In recent weeks, Homeland Security Secretary Janet Napolitano delayed a series of proposed immigration raids and other enforcement actions at U.S. workplaces, asking agents in her department to apply more scrutiny to the selection and investigation of targets as well as the timing of raids. These actions signaled a shift in policy from recent Immigration and Customs Enforcement (“ICE”) practices.

In April 2009, new ICE Director Marcy Forman testified before Congress that ICE will continue its enforcement strategy targeting certain employers, particularly those in “sensitive industries.” Ms. Forman testified that “ICE has restructured the worksite administrative fine process to build a more vigorous program. ICE has established and distributed to all field offices guidance about the issuance of administrative fines and standardized criteria for the imposition of such fines. We expect that the increased use of the administrative fines process will result in meaningful penalties for those who engage in the employment of unauthorized workers.”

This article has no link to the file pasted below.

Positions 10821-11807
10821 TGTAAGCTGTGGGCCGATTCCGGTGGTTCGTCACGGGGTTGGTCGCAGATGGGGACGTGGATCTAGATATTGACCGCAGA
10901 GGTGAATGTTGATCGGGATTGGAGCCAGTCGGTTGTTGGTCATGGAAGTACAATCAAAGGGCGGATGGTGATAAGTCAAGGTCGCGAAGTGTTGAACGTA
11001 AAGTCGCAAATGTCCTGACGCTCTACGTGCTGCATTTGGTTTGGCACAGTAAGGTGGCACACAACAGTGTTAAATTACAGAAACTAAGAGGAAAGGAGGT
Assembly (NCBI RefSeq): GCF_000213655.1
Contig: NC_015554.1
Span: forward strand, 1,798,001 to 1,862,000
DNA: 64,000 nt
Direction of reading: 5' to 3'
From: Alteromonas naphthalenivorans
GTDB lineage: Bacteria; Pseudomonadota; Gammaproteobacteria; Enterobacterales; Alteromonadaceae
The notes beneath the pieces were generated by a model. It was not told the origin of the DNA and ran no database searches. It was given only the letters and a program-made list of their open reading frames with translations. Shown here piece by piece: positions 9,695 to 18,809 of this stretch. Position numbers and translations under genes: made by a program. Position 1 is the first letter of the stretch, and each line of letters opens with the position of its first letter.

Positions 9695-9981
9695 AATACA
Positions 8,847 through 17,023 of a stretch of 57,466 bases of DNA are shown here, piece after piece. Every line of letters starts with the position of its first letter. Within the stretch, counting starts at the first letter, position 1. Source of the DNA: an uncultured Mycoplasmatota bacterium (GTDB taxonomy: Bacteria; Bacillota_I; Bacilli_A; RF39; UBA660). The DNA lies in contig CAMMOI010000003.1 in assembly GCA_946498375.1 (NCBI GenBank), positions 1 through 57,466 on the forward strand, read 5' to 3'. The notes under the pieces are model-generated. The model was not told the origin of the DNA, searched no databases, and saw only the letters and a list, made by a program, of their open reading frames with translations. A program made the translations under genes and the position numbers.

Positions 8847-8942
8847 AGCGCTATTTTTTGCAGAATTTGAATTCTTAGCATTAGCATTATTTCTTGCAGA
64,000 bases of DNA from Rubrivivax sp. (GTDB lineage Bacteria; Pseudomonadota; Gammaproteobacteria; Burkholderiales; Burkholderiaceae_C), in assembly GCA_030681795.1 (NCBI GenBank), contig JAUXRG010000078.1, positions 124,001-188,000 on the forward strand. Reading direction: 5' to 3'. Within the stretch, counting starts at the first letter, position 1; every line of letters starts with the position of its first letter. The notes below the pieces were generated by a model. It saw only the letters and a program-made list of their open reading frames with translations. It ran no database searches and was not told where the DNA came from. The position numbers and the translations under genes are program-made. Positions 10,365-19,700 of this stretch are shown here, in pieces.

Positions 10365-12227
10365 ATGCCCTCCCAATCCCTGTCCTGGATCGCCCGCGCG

Based on these statements, we expect ICE to continue prosecution of employers and targeted businesses and executives. Employers need to take steps to protect themselves from both criminal and civil liability, and should ensure that their immigration compliance policies are current and that they have conducted regular internal audits. These actions go a long way to mitigate damages in the event of an audit, reduce the likelihood of prosecution, and help ensure that their workforce is in compliance with the law.